Recurvirostridae is a family of birds in the wader suborder Charadrii. It contains two distinct groups of birds in three genera, the avocets and stilts. All possess long, thin legs, necks, and bills. The bills of avocets are curved upwards, and are swept from side to side when the bird is feeding in the brackish or saline wetlands they prefer. The bills of the stilts, in contrast, are straight. The majority of species have plain plumage, usually in contrasting black and white, with some species having patches of buff or brown on the head or chest.
Avocets and stilts are a cosmopolitan family, being distributed on all the world's continents except Antarctica, and they also occur on several oceanic islands. There are several wide ranging species and a few locally distributed species. The taxonomy of the stilts is particularly debated, with the genus Himantopus being considered to have between two to six species. One species, the Black Stilt of New Zealand, is critically endangered due to habitat loss, introduced predators and hybridisation with the Pied Stilt.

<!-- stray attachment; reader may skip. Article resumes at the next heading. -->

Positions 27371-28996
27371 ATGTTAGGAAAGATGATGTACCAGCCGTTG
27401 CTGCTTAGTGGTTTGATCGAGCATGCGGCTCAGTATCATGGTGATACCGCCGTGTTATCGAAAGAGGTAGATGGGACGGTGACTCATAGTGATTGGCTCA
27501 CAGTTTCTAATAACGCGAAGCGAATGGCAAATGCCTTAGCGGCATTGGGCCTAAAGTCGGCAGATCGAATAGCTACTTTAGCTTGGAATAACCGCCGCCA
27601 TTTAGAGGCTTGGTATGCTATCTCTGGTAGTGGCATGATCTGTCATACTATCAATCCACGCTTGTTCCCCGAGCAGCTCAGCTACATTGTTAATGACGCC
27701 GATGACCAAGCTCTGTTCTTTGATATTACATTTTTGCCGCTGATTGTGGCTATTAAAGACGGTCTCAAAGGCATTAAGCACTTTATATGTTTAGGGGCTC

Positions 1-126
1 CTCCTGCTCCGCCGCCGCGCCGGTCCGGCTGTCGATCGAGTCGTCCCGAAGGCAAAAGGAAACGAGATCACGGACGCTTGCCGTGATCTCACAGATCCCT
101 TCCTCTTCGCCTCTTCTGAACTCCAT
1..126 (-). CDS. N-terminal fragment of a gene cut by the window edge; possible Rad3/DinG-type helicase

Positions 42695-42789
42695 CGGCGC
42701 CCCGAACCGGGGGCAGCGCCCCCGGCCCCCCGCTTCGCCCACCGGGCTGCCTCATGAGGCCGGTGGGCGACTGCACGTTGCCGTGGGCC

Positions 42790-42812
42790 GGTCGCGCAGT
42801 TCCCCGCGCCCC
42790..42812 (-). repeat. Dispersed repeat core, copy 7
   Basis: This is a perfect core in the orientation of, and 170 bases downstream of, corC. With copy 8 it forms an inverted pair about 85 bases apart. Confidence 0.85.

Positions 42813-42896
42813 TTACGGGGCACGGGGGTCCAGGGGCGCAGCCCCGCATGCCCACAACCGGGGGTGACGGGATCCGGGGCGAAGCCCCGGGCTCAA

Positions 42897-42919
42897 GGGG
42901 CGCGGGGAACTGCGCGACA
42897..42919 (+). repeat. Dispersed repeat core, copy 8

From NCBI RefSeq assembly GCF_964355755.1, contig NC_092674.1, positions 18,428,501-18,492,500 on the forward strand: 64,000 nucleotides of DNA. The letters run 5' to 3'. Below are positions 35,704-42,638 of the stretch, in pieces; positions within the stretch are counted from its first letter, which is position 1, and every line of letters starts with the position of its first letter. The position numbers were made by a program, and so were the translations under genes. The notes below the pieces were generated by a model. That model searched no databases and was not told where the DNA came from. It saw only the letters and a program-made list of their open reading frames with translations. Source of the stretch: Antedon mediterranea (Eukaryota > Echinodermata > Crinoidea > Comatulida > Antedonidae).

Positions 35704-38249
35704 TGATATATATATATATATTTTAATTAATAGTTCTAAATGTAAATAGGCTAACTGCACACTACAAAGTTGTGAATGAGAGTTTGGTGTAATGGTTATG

Stilts and avocets breed on open ground near water, often in loose colonies. They are monogamous, although the pair bonds are not maintained from season to season. Three to four eggs are laid in simple nests, and both parents share the incubation duties. The Banded Stilt may only breed every couple of years, as it breeds on temporary lakes caused by rains in the deserts of Australia. In all species except the Banded Stilt the downy precocial chicks are cared for several months by the parents; Banded Stilts deviate from this by collecting their chicks in massive crèches number several hundred chicks.